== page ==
a realistic, emotional character that is more than just an animation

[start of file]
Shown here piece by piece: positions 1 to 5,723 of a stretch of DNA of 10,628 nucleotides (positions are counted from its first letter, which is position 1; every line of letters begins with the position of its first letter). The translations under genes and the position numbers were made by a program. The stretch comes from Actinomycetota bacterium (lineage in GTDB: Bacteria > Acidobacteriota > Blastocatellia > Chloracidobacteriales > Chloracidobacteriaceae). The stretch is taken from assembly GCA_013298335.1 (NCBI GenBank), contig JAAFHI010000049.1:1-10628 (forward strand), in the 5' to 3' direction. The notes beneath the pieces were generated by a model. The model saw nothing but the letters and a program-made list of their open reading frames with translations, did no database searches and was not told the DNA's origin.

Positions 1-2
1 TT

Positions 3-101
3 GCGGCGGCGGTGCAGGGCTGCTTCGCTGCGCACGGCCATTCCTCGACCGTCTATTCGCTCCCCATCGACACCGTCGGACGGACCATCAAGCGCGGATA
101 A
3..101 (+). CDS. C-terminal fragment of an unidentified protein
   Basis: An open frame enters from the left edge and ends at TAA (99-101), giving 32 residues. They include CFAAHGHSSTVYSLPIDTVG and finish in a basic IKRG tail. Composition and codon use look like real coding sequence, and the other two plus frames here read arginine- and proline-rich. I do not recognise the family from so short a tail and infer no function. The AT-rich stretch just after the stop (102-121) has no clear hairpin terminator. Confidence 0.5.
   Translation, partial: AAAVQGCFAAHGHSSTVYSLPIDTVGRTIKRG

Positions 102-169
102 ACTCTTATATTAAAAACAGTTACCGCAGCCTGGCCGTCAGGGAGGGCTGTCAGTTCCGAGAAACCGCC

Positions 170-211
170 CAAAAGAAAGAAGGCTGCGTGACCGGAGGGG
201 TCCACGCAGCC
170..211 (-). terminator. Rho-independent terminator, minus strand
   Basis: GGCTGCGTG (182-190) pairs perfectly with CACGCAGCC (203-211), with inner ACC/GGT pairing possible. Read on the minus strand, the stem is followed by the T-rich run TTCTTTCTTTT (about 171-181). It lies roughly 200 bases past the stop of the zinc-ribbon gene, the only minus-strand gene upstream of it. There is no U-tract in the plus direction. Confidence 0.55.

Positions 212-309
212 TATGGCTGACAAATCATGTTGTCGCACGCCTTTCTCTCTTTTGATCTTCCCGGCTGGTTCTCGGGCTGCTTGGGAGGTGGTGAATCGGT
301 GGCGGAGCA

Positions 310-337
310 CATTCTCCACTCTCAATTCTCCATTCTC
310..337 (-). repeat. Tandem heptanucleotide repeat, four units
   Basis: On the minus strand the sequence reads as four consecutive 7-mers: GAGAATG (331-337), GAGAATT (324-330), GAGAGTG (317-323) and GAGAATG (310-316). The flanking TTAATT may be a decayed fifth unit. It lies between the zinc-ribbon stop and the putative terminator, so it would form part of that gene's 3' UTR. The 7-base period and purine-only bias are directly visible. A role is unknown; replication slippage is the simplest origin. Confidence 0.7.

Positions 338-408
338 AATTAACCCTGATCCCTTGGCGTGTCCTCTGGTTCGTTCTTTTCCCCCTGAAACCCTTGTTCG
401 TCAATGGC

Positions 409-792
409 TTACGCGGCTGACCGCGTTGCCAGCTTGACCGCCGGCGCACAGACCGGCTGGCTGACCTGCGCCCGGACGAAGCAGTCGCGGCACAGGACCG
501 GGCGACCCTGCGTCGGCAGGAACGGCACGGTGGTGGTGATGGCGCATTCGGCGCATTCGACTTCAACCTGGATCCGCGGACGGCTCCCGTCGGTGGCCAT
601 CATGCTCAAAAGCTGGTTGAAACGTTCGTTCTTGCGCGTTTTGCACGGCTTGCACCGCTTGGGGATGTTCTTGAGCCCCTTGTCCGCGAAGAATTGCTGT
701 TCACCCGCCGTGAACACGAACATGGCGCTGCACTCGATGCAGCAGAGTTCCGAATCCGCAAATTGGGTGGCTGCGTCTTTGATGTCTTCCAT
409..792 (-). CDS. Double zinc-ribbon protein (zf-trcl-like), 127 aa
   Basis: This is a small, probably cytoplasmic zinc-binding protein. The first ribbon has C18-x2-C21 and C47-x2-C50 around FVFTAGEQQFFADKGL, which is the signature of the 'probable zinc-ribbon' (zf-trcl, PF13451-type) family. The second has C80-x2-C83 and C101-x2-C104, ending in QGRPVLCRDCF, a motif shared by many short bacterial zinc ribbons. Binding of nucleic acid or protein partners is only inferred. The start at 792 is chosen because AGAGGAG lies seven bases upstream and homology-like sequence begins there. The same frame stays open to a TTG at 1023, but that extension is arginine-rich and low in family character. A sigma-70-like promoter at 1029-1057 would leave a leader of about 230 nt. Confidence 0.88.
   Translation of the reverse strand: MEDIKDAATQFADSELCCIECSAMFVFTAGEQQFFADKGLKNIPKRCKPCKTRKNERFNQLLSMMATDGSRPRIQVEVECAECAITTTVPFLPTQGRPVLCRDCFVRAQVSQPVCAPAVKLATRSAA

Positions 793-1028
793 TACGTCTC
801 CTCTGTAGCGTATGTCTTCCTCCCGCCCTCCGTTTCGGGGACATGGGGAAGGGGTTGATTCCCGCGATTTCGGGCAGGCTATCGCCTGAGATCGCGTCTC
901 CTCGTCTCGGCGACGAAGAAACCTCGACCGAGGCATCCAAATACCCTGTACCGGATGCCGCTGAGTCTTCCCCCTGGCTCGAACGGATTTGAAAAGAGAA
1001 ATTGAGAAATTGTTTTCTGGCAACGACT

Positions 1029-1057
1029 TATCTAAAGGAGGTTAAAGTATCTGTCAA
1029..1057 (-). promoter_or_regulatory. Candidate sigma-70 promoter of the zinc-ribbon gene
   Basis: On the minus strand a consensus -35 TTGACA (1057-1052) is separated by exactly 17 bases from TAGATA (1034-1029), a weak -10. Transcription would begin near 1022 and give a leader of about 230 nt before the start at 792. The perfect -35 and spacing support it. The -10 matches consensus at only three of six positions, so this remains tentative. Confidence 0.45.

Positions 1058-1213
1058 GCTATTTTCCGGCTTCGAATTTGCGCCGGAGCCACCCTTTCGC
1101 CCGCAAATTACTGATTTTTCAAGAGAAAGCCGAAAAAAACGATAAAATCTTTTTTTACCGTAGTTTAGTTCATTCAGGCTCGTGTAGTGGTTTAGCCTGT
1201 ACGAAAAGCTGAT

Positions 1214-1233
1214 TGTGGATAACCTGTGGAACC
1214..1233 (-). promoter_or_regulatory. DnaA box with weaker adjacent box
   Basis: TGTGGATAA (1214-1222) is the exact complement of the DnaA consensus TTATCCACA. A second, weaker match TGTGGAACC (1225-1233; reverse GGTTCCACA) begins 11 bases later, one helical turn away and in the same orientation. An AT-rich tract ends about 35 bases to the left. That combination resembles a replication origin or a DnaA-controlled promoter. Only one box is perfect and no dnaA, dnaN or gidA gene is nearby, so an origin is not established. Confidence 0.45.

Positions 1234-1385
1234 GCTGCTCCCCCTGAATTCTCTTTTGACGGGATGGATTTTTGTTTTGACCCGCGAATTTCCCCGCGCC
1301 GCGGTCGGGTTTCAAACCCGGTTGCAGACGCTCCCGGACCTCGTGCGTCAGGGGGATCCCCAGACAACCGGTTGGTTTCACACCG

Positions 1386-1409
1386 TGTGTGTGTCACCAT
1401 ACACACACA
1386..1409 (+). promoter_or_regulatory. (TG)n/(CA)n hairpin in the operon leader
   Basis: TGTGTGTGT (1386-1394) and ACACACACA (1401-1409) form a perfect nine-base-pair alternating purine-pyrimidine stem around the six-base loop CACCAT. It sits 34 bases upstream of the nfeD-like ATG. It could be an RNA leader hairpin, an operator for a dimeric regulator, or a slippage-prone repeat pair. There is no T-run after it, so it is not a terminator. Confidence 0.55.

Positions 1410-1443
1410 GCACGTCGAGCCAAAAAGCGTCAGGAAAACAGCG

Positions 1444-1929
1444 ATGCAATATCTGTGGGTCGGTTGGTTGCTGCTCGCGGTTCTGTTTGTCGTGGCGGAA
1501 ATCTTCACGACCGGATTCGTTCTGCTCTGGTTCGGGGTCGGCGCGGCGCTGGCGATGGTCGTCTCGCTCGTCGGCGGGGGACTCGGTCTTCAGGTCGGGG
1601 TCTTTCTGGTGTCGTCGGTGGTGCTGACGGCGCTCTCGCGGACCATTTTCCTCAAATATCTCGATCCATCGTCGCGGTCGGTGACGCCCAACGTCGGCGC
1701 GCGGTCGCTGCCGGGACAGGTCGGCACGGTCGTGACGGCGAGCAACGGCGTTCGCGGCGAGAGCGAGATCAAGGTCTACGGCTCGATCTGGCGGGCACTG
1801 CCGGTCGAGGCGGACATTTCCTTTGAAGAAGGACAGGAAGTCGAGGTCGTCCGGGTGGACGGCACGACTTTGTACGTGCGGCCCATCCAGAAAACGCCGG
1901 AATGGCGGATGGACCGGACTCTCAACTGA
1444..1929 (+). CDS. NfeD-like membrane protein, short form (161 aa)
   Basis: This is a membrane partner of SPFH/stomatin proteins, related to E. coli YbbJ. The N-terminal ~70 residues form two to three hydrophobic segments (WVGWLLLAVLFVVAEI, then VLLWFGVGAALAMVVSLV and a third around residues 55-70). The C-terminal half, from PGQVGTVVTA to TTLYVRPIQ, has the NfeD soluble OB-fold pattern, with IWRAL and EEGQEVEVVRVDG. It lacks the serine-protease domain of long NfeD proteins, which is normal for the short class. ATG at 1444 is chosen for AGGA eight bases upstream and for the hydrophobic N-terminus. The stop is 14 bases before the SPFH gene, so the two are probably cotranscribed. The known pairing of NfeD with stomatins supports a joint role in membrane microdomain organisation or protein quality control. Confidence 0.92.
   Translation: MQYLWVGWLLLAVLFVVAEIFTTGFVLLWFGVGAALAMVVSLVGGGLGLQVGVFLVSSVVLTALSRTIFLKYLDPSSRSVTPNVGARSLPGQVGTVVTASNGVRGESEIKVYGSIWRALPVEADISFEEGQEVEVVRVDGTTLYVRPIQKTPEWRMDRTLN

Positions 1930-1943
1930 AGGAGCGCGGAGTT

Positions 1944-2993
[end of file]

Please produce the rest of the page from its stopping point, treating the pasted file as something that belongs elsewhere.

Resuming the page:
The other issue I have with this statement from Horton is that it seems as if he is implying that she couldn’t go out and be a tomb raider if she were to have such a disorder. When he says “she has seen trauma and those feelings are real – but what we’re more interested in is her destiny to be the tomb raider” I get the impression that these things are thought to be exclusives; that having a mental disorder and being a tomb raider are things that cannot be attributed to the same person and can never be focused on equally. Sure, tomb raiding is a core element of the game and I love that aspect of it but it’s entirely possible to have a mental disorder while raiding tombs. This again brings me back to his use of the word “weakness” and basically wraps back around to this stigma that surrounds mental illness, that it’s a weakness and causes fragility; that you can’t have a strong character with a mental disorder because that is weak and you cannot be strong and weak. The problem here is that weakness isn’t a fault, it’s a characteristic of being human. Lara Croft should have weaknesses as well as strengths, isn’t the whole point of her character to show that even though she was weak she persevered? The first game in the rebooted series was special in that way, it’s one of the first times we have seen Lara Croft in a state of weakness, yet she pushed forward and found strength in herself. Shouldn’t she be able to do that now as well under new and differing circumstances? I think this could have been a great opportunity to further develop her character in a realistic and measurable way, which seems to be what they want to do – they just want to do it sans mental illness regardless of how clear it has been made elsewhere that she has one.